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In just three weeks we've gone from zero to a hundred on the circuit as the film awards landscape has been sculpted into a bit of a consensus in these waning moments of 2011. And now that I've consolidated all the announcements into an easy-to-navigate post, I can dig in and see what that consensus is.
Michel Hazanavicius's "The Artist" is considered far and away the frontrunner for Best Picture at the moment by a number of pundits, having won six Best Film prizes from various groups. But would you be shocked to know that "The Descendants" has just as many? And Terence Malick's "The Tree of Life," meanwhile, isn't going away. It has landed four Best Picture honors and today was crowned the year's best in a survey of critics and pundits at indieWIRE.
As for the directors, it's Martin Scorsese and Michel Hazanavicius currently eking out the edge with six wins each for "Hugo" and "The Artist" respectively. But Malick isn't far behind with four of his own. We can tip the scales back in Scorsese and Hazanavicius's favor a bit, though, as both received BFCA and Golden Globe nominations, while Malick did not.
I often find myself looking to veteran music critic Ann Powers, in matters of taste and prose. On the topic of Seattle songwriter Shelby Earl, I'll take a quote straight from her: "Over the years I’ve become friendly with a few musicians... In general, though, I’ve clung to that old idea that critical perspective and personal connection don’t mix. Until now. I’m writing this note to ask you to listen to an album by a friend."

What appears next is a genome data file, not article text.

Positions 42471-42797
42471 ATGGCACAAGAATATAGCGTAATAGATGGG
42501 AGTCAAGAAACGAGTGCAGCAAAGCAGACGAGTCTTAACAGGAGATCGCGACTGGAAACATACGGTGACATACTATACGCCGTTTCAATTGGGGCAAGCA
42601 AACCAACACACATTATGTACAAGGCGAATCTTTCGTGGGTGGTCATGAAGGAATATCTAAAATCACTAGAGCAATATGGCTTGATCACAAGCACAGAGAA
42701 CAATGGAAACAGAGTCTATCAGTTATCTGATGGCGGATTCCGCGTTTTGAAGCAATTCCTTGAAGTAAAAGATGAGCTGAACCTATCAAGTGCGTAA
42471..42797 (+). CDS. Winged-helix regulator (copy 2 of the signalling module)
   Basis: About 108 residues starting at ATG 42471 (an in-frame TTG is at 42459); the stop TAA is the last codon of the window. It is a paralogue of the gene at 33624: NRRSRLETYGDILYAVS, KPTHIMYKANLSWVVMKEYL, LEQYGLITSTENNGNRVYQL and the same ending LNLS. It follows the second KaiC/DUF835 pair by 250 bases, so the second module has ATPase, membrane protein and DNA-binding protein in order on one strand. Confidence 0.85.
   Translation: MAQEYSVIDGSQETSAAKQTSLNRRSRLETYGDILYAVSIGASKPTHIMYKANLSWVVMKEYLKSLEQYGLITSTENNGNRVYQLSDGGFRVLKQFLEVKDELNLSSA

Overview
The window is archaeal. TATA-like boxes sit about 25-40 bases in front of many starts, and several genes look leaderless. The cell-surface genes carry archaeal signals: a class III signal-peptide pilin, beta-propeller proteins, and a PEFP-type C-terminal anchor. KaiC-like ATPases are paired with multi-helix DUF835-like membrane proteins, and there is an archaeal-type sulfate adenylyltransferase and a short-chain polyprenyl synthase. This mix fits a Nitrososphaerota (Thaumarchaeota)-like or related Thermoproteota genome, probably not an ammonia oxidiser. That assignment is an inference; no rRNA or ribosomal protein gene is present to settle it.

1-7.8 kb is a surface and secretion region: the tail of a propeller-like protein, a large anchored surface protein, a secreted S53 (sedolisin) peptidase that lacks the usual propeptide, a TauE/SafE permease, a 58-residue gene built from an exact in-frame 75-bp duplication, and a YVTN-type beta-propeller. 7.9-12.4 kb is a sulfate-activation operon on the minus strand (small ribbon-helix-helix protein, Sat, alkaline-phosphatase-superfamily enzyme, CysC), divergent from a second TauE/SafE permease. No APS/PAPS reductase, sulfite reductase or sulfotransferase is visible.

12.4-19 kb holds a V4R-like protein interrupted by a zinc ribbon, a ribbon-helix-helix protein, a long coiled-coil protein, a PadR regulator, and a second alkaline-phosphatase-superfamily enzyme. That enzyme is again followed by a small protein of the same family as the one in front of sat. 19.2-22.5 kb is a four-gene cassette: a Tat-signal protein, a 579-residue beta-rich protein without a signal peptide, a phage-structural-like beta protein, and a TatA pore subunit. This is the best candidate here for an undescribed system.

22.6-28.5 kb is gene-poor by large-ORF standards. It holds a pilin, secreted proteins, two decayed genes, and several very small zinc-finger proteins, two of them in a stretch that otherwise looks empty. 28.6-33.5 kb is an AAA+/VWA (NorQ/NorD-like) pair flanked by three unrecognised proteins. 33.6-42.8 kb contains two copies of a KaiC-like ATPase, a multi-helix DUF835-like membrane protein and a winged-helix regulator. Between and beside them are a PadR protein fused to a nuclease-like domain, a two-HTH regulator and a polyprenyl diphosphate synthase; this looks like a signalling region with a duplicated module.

I met Earl through mutual friends years ago, and it's been a thrill to see her successes this year. She released "Burn the Boats" this year through Immaculate Noise favorite Rachel Flotard's Local 638 Records label, the album featuring John Roderick of the Long Winters. The alt-country artist brings the same amount of heart and bits of sentimentality into new holiday track "This Christmas Is For Us."
Katy Perry really doesn’t want her current single to be forever known as the song that kept her from setting the record for most No. 1 songs on Billboard Hot 100 from one album...and she’s so close now that she can taste it.
So to help push the song, which was No. 4 last week on the chart, she’s now released this remix featuring B.o.B. Similarly to her remix of “Last Friday Night” featuring Missy Elliott, the new version serves two purposes: to garner more radio play for the song, but the primary goal is to drive digital downloads sales (both airplay and sales combine to determine chart position). "The One That Got Away" is the sixth single from "Teenage Dream."
[More after the jump...]
So it looks like there’s more to the story on Paul McCartney’s new album coming Feb. 7.
Last week we reported that Macca will release a newly-recorded set of classic love songs from the 1920s- 1940s. Now more details are surfacing: The Beatle's still-untitled album will feature guest appearances from Eric Clapton and Stevie Wonder.
We don’t know if the “still-untitled” part means that the report that the set will be called “My Valentine” were wrong or just premature. Regardless, the track “My Valentine” is available for streaming for 24 hours via www.paulmccartney.com to premium members. It costs $50 to be a premium member, so you won’t be hearing our thoughts on the song here.
Most people, when they think of magic (if they think of magic at all) dwell on the usual suspects. Criss Angel. David Blaine. That guy who turned a wand into a bunch of flowers at their fifth birthday party. What they don't think of is someone like Rob Zabrecky.